Unveiled: the programme for York International Shakespeare Festival - plays, talks, walks and workshops
York becomes a buzzing centre of Shakespearean play and thought as the third York International Shakespeare Festival presents two weeks of Shakespeare from around the world in a rich variety of creative forms from May 9 to 19.
The festival runs in alternate years as a collaboration between York Theatre Royal, Parrabbola and the University of York.
Festival directors Philip Parr, Judith Buchanan, Damian Cruden and Tom Bird said: “Our programme celebrates the international reach of the creativity that has been inspired by the work of an early modern playwright from a small English town. The experimentation and playful re-appropriation here both honours and challenges the work that has inspired it."
New among festival venues this year is the Dogrose Theatre, a new pop-up space especially created to showcase emerging and alternative takes on Shakespeare from York and further afield.
Hidden in the rafters of Thomas Herbert House (at 14 Pavement), the Dogrose will play host to alchemists, fairies and dying kings with events that mix music, comedy and performance to surprise and entertain.
Riding Lights Theatre Company streamline All’s Well That Ends Well (Friargate Theatre, 9 – 19 May) into a sharp 90 minutes of breathless trips across Europe, chasing true love, honour, Italian girls and solutions to a couple of frankly impossible tasks. Directed by Paul Burbridge.
Shakespeare wrote 37 plays with 1,191 individual characters: 1,044 men but only 147 women. Feast: A Play In One Cooking (Friargate Theatre, 11 & 12 May) is a show about six of those women, the first play by London-based Romanian theatre maker Olivia Negrean, making its York debut after being performed across Europe.
Bronzehead aim their transformative approach at The Alchemist (Dogrose Theatre, 11 – 15 May), Ben Jonson’s scabrous farce of grifters and the fools who believe them.
In Boris Rex (Dogrose Theatre, 12 May), Falling Sparrow Theatre Company bring you the story of Boris Johnson as a Shakespearean tragi-comedy. A murky tale of ambition, backstabbing and national catastrophe, fusing original verse with newly-penned pentameters, spoken word, comedy and rap.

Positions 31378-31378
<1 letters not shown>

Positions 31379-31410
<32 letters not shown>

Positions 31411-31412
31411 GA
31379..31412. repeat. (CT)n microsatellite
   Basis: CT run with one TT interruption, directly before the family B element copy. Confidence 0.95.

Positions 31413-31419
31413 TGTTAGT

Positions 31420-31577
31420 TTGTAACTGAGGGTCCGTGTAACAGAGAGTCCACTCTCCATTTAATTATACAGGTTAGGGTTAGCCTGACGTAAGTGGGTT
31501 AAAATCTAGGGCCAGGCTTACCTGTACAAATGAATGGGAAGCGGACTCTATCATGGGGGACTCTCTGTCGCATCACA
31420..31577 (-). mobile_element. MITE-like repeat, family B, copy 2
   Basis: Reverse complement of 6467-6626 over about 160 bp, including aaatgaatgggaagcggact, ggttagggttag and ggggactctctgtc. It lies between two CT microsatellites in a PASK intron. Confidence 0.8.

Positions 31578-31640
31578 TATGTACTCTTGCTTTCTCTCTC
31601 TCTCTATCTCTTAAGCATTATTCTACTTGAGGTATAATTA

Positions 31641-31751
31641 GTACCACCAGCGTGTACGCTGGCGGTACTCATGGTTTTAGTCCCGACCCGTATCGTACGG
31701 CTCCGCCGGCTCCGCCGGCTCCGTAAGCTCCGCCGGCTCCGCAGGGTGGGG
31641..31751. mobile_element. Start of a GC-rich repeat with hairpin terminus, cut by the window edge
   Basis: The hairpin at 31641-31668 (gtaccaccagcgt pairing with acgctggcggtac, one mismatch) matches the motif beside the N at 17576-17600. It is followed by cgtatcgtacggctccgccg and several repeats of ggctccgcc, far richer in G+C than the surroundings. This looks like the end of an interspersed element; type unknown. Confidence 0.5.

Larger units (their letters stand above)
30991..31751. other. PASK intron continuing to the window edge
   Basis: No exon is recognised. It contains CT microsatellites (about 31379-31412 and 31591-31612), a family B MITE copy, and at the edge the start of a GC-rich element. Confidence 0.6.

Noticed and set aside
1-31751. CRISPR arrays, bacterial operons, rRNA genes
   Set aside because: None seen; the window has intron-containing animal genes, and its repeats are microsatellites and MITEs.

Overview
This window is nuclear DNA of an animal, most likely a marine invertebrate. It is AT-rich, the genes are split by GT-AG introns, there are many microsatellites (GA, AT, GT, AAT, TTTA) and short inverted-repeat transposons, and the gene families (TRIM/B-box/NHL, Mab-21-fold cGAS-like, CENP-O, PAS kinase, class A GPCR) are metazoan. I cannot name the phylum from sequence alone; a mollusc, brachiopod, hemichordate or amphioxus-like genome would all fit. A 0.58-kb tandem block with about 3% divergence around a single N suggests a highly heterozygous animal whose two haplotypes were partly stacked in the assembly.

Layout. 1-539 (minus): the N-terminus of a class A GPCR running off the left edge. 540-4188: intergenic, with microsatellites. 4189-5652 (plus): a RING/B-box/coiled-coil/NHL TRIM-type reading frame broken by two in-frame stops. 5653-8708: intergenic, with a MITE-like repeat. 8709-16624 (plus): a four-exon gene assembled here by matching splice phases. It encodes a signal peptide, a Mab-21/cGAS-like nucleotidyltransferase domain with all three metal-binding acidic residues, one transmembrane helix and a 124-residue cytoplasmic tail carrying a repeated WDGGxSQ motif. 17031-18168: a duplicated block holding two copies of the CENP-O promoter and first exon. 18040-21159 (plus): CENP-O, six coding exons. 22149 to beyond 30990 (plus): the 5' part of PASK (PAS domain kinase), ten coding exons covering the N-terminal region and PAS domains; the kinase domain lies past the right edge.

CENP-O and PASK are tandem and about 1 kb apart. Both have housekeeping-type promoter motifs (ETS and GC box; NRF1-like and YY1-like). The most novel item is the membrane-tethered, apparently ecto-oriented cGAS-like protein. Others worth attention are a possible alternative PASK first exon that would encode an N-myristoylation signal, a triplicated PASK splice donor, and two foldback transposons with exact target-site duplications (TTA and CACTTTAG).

In A Midsummer Night’s Dream (Dogrose Theatre, 13 May) York theatre-maker Miss Trout brings her distinctive style and unusual props and invites you to immerse yourself in a visual storytelling spectacle of poetry, drama and sparkle. Perfect for children aged 2+ and their families.
Much Ado About Nothing (York Theatre Royal, 14 – 18 May) has Northern Broadsides bringing its unique style to Shakespeare’s glorious romantic comedy.
Love Deadline (Desdemona) (York Theatre Royal Studio, 14 & 15 May) is a one-woman performance by Ji Young Choi that reimagines Othello in Korea. It premiered in New York last year. Performed in English.
Multi award-winning children’s theatre company Collar & Cuffs present a musical sensory telling of The Tempest called Be Not Afeard (York Theatre Royal Studio, 15 May), suitable for 0-7 year olds and fully inclusive for those with special needs.
Hamlet: An Experience (Friargate Theatre, 15 & 16 May) is Brite Theater’s bold reinvention of Hamlet, directed by Kolbrun Bjort Sigfusdottir in which Emily Carding plays Hamlet and the audience are the players arriving at Elsinore, becoming immersed in the story like never before.
Having returned from secular pilgrimage to Auschwitz and taking Measure for Measure as their starting point, second year drama and theatre students from York St John University ask themselves, ‘How will we remember when all the witnesses are gone’ in Truth Be Truth To Th’End of Reck’ning (Quad South Hall, York St John University, 16 May).
In Outrageous Fortune (Hamlet: As Told By Gertrude) (York Theatre Royal Studio, 16 May) Performance storyteller Debs Newbold places Shakespeare’s iconic text under a 21st century lens to offer an alternative perspective; putting a woman front and centre in this notorious story of male revenge.
The Buds of May Be by Clubfest (Dogrose Theatre, 16 May) Petra Reid recasts the Bard’s rhyme schemes in a response that skewers reproduction, celebrity and consumption. Voice intertwines with the gentle wind sounds of the flute to awake the darling buds of May. Let’s get fizzical – metafizzical!